The risk with clients pausing or stopping altogether, is that when the time comes to start advertising or marketing again, they might look elsewhere. This is where your client relationship skills need to come into play. Think about whether it would be worthwhile continuing to provide your services to that client – if they’re someone you respect and want to maintain a working relationship with, this could be worthwhile for future contracts. If they recognise the work you’re putting in now, it could pay off in the future. Think of it as a payment holiday – at least you’ll have the security of keeping that client on board after a certain period of time.

For a lot of agencies, it’s been a reduction in client fees where they’ve been hit hardest. Clients want to continue marketing, but can’t justify paying a £3,000 retainer. Make allowances and adjustments and think about where they can best spend their reduced fees. It’s been tight for many agencies, especially SMEs, but keeping that client relationship is beneficial in the long run.

Budget reductions don’t have to mean worse marketing. Look at different channels and services; is there something your client wasn’t doing before that they could be doing now, something which is cheaper and more cost effective? Without suggestions, that client could end up pulling the entire budget and not just making a reduction.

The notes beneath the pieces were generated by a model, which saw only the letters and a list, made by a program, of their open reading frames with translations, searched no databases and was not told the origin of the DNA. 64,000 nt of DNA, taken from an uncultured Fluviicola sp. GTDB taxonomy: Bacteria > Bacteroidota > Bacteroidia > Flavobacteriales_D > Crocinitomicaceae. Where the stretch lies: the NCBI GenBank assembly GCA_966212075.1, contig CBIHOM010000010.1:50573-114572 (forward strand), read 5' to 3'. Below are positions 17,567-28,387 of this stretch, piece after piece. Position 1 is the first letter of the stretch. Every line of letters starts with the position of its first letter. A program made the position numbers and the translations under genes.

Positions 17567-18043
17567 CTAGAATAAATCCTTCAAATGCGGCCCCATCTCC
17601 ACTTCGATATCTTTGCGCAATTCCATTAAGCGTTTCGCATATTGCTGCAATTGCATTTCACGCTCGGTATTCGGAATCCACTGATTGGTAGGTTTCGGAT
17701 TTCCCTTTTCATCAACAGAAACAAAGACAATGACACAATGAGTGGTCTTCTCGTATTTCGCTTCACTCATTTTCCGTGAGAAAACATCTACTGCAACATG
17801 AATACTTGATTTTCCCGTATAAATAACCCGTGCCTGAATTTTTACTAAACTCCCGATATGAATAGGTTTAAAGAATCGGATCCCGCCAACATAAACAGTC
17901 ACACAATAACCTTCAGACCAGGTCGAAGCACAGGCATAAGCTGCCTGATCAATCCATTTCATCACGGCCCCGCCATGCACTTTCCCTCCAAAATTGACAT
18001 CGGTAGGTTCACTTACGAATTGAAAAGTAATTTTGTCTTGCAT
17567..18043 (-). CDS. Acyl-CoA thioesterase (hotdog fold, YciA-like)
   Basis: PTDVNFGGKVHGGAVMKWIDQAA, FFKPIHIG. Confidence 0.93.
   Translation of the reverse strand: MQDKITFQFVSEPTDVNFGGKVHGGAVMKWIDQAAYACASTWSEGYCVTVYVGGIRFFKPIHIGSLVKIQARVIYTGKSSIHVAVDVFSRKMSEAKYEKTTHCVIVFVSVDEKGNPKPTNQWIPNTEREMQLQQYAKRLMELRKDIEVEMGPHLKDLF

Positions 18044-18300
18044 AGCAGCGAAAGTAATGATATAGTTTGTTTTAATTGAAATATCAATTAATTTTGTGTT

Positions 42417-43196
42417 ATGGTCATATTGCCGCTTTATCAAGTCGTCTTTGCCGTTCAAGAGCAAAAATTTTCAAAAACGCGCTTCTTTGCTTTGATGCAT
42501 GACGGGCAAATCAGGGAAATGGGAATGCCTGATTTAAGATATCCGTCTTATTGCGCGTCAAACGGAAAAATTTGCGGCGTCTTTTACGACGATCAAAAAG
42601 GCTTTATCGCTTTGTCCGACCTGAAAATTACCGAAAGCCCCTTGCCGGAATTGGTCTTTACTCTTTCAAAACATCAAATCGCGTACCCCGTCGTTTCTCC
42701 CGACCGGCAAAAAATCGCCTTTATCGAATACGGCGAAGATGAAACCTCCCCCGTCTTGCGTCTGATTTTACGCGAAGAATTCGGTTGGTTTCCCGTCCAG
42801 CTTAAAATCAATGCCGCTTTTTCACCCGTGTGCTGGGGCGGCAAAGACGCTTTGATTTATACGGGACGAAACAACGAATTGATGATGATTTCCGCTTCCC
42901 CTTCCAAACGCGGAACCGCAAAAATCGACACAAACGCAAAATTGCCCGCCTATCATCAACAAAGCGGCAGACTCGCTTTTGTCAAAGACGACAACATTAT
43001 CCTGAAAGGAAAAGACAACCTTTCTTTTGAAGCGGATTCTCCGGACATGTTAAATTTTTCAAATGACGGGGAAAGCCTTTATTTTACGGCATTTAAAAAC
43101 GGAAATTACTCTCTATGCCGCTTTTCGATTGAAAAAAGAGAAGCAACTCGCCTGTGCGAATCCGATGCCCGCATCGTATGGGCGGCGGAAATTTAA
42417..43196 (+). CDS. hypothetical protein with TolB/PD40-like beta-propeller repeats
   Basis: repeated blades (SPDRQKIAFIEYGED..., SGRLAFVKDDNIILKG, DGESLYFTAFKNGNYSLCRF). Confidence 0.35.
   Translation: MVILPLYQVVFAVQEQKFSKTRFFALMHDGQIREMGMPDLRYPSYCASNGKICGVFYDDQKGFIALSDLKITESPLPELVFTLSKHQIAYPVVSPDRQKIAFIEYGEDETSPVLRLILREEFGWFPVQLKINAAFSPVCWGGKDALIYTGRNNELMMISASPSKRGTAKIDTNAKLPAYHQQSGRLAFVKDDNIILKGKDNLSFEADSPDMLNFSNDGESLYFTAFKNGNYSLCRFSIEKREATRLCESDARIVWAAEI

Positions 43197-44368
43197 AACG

• Contract terms & conditions

Tight and rigid contracts aren’t great, even when there’s not a global pandemic happening. If your client is getting twitchy and nervous about the lack of results during this period, reinvest their budget and change the terms. Just because they signed up for a 12 month SEO contract, doesn’t mean this is what they should be limited to. Maybe they need a new approach to their social media marketing and advertising.

Many agencies are finding themselves having to be more and more flexible as time goes on – especially with the coronavirus situation. Although lockdown is over for many areas in the UK, the after effects are very real and clients are still being wary. Don’t tie them down to anything right now and simply show them the results that you can achieve. They need reassurance right now and a rigid contract won’t be very helpful.

  • Consumer behaviour is changing

Agencies across the world are seeing consumer behaviour change – ignoring this can be extremely detrimental to your clients’ campaigns. More and more of us are working from home and this is something we can expect to see continue. This means more time online, switching from device to device, whether that’s laptop to phone to television (or all simultaneously). We’re spending more time on social media, looking for news, looking for updates. If this is where your client’s audience has shifted to, make sure you find out before your client does.

Streaming services, as well as gaming, has grown in usage over the lockdown period. Agencies are having to try their hand at different types of media and channels, such as TikTok and Spotify and in-app advertising. Now, more than ever before, marketing agencies need to be on it, spotting consumer behaviour changes for their clients and making those suggestions, which will drive that all important traffic.

Whether you’re a big or small agency or freelancer talk to us today about your cash-flow and how to maintain a good client database over the next six months.